06-17-2012, 05:39 PM
East Meadow, Long Island, NY
Two young boys, JD and Costa Sarantakos, watched intently as the grainy televised image of the Saturn V rocket carrying the three Apollo 11 astronauts rose heavenward in a billowing plume of smoke and flame. In a matter of hours, if all went well, they would be the first men to fufill the late John F. Kennedy's goal of landing men on the moon by the end of the decade. The very prospect of traveling through space excited the two brothers and kept them riveted in front of the small twenty-inch television set in the living room. They were glad it was summer vacation: it would have been a shame to miss the Apollo moon launch just because of school. Even at their young age, this wasn't just a news broadcast--this was history in the making before their very eyes!
Their seventeen-month-old baby brother, Christopher, sat between them, oblivious to the significance of the event, despite his older brothers' enthusiasm. "Look, Christopher!" JD said, pointing at the screen, "See the big rocket ship? It's going to the moon!"
Baby Christopher's infant eyes darted from the TV screen to JD to Costa and back again. All he knew was that they were happy about something, and that gave him a sense of well-being. Even so, JD and Costa kept a running commentary to fill him in.
"Didja see that, Christopher?" Costa said excitedly as the first stage rocket of the Saturn V broke away, thrusting the third stage S-IVB rocket enging with the Apollo crew out of the Earth's orbit and into space. "Didja see that? That was so neat!" A big smile almost dominated his small face. "Yeah! That was neat, wasn't it?"
Christopher smiled only because Costa was smiling back at him. Whatever it was that made his brothers happy made him happy, too, though he was too young to appreciate the reason why. He could not comprehend the momentious occasion being played out on millions of television sets across America and the rest of the world. The dull, grey shadows on the TV set piqued no interest in him; he just wanted to be warm, safe, well-fed and loved.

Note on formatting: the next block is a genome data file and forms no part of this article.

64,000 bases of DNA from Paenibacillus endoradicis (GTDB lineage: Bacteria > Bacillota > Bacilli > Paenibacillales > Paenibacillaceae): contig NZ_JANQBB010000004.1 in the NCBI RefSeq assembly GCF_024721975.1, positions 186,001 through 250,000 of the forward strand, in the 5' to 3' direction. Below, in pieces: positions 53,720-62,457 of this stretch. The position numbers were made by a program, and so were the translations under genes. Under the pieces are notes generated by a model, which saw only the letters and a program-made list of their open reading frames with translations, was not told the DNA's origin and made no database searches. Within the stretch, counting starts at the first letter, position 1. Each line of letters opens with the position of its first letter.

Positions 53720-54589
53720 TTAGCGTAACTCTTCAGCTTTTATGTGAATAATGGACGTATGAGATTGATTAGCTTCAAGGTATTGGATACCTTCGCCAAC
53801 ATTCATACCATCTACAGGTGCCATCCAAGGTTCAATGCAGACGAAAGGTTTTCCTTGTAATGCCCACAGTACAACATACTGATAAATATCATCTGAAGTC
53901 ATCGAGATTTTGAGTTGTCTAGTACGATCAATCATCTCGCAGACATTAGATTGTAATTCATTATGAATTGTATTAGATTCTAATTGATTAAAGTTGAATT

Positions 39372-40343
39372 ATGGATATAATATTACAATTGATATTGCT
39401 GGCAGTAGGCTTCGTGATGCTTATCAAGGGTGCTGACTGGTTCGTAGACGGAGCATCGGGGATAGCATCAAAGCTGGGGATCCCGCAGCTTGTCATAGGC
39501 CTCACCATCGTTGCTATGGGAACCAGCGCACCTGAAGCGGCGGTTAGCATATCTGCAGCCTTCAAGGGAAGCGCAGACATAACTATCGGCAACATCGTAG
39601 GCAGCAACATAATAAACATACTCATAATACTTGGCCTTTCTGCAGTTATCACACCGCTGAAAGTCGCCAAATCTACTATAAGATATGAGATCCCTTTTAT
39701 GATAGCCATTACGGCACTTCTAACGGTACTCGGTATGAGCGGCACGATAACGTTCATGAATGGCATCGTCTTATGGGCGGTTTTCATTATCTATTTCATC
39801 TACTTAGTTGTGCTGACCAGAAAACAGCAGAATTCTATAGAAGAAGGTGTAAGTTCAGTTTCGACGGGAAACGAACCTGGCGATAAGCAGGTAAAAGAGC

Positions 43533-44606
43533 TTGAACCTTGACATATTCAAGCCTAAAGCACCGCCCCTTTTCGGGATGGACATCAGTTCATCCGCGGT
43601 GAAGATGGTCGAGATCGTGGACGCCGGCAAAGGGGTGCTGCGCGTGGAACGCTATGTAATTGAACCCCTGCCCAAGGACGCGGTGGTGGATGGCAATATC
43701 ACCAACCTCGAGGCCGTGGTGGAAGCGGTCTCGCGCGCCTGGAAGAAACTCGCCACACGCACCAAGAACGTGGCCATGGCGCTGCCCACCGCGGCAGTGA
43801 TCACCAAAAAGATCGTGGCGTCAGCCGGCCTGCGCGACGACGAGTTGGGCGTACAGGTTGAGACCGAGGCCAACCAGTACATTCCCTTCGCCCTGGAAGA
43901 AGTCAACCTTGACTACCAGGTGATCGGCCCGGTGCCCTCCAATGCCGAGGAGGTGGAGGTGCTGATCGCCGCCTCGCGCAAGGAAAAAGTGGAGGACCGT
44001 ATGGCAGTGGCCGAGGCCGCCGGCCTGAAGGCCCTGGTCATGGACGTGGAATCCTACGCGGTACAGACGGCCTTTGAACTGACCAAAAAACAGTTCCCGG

Time wore on. The Apollo Eagle lunar module capsule was approaching the lunar surface, having broken away from the Columbia command module. Its pilot, Michael Collins, would remain in orbit to rendezvous with the Eagle, after Commander Neil Armstrong and Lunar Module Pilot Edwin "Buzz" Aldrin had spent almost a day on the surface of the moon. The two older boys were estatic. They were actually going to see the moon! What would when they got there? What would it look like? They had already dismissed the fanciful tale a neighbor of theirs had told them of the moon being made of green cheese, but the possibilities at that point in time remained endless.
Their baby brother, however, started to grow restless. He squirmed around in JD's arms and began to whimper. As much as he enjoyed his older siblings' company, sitting in one place for so long made him cranky. This irritated JD, who didn't want to miss one single moment of the moon landing. In desperation, he called out, "Mom! Christopher's being a pain again!"
The boys's mother, a sweet-faced young woman named Dimitra, entered the living room at once and scooped up the crying infant. "He's just tired, honey," she spoke in a heavily accented voice. "It's time for his nap."
She carried her youngest son into the nursery, leaving JD and Costa in peace. The two other boys remained transfixed before the television, holding their collective breath as the module drifted across the dusty grey lunar surface. They followed every staticky command, every acknowledgement, the word "copy" repeated over and over again following a high-pitched beep.
"Okay, engine stop. ACA out of detent."
"Out of detent. Auto."
"Mode control--both auto. Descent engine command override off. Engine arm--off. Four-one-three is in."
"We copy you down, Eagle."
"Engine arm is off."
Dimitra laid her baby son in his crib. "There you go, honey," she crooned. "Now you be a good boy and go to sleep now, okay?"
Lying in his crib, his mother's gentle face hovering over him, the sense of well-being returned, and baby Christopher drifted off to sleep to the words of Commander Neil Armstrong:
"Houston, Tranquility Base here. The Eagle has landed."
Last edited by Veritas; 06-18-2012 at 05:38 PM.